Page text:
Celebrate Malbec With Affordable Choices From Argentina

April 8th, 2014

These days there’s practically a special day for everything. World Smile Day, World Pasta Day, World Left-Handers Day … even World Malbec Day.

Did somebody say Malbec Day? Now that’s a day I’ll celebrate.

World Malbec Day was established a few years by an organization called Wines of Argentina (think Washington Wine Commission as a regional equivalent). April 17 is the day for this year’s events, which include tastings around the globe in recognition of this red wine grape that has really taken off during the last 20 to 25 years.

Malbec has shown promise in Washington State as well, but production has been nowhere near the quantity coming out of Argentina. You’ll find Washington malbec primarily as a component of a red wine blend or, if it is bottled as a single varietal, frequently costing somewhere around $25 to $30 a bottle.

That price range can be a bit steep for some people’s wine budgets, although I’d say that many Washington malbecs are well worth it.

But if you’re trying to be a bit more cost-conscious, look no further than Argentina for solid, reliable malbecs. It’s relatively easy to shop locally and find Argentinian malbecs that fit nicely within the $10 to $20 a bottle category.

nullWhatever the source, it’s good to know that malbec is an excellent wine to have on hand at the dinner table. It pairs well with most everything beef (prepared in practically any style) and also complements lamb, barbeque pork ribs, and roasted chicken.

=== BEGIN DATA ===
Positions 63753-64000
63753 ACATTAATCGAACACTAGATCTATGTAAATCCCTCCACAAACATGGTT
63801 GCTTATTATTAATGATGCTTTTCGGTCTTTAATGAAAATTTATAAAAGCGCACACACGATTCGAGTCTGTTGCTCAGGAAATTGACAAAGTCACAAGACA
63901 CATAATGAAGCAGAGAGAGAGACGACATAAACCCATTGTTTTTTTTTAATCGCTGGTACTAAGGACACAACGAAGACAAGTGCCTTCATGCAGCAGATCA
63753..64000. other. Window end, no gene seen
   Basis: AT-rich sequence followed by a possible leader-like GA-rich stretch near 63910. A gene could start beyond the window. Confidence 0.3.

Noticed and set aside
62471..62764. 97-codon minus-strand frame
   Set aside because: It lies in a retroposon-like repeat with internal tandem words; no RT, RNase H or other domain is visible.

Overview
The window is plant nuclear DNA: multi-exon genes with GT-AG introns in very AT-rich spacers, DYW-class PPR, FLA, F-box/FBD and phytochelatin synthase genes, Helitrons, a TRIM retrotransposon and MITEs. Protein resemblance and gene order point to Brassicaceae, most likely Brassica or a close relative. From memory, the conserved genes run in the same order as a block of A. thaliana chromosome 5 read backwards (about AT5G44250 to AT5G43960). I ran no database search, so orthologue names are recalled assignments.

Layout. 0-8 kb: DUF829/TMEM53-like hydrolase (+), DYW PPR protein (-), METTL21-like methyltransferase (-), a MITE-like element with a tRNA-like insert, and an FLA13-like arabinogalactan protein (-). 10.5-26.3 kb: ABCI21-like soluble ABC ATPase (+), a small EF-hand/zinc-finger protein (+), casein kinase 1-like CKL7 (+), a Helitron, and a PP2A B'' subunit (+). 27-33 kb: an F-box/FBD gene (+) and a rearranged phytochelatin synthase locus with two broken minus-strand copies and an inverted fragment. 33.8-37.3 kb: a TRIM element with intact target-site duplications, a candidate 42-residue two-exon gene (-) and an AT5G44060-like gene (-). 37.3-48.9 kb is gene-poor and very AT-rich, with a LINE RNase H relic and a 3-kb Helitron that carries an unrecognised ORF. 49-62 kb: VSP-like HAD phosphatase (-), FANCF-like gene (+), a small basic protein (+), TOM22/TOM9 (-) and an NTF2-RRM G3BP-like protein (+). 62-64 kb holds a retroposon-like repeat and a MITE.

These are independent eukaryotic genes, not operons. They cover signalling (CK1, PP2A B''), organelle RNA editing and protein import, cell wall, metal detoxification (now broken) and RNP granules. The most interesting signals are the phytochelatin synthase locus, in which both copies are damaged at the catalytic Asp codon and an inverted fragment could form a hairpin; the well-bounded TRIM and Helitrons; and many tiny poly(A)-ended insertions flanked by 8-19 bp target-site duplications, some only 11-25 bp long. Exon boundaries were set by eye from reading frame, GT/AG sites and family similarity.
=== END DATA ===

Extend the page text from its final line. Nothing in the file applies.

Here are some Argentinian malbecs from the country’s critically acclaimed Mendoza region that I’ve tasted as of late for you to consider:

Árido 2011 Malbec (about $12) – This wine jumps out with black olive, pepper and dried herbs along with adequate acidity and somewhat firm tannins. Enjoy it with a juicy, medium-rare pepper-encrusted steak.

Argento 2012 Malbec (about $14) – A sip of this malbec is almost like sinking your teeth into a savory berry pie. Juicy blackberry fruits, with melt-in-your-mouth buttery, caramel and herbal accents on the finish. Fun, but sophisticated, this wine is a pleasure to taste.

Tomero Wines 2011 Malbec (about $19) – Understated boysenberry and blueberry flavors lead off, with a nice meaty texture in the mid-palate and a trailing hint of smokiness. If you like your malbecs more reserved without all the fruit-forwardness, this is the wine for you.

Argento Reserva 2011 Malbec (about $19) – Stunning violet and plum aromas are followed by perfectly balanced black currant, blackberry and black plum flavors. The nicely structured finish glides endlessly on a velvety note of bittersweet chocolate. This malbec is the complete package and one of the best I’ve tasted in quite some time.

Vancouver Wine Festival Features a Plethora of Chilean Syrahs

March 20th, 2012

Earlier this month I traveled north to the Vancouver Playhouse Wine Festival and took a break from Northwest wines to attend a seminar that featured a tasting of syrahs from Chile.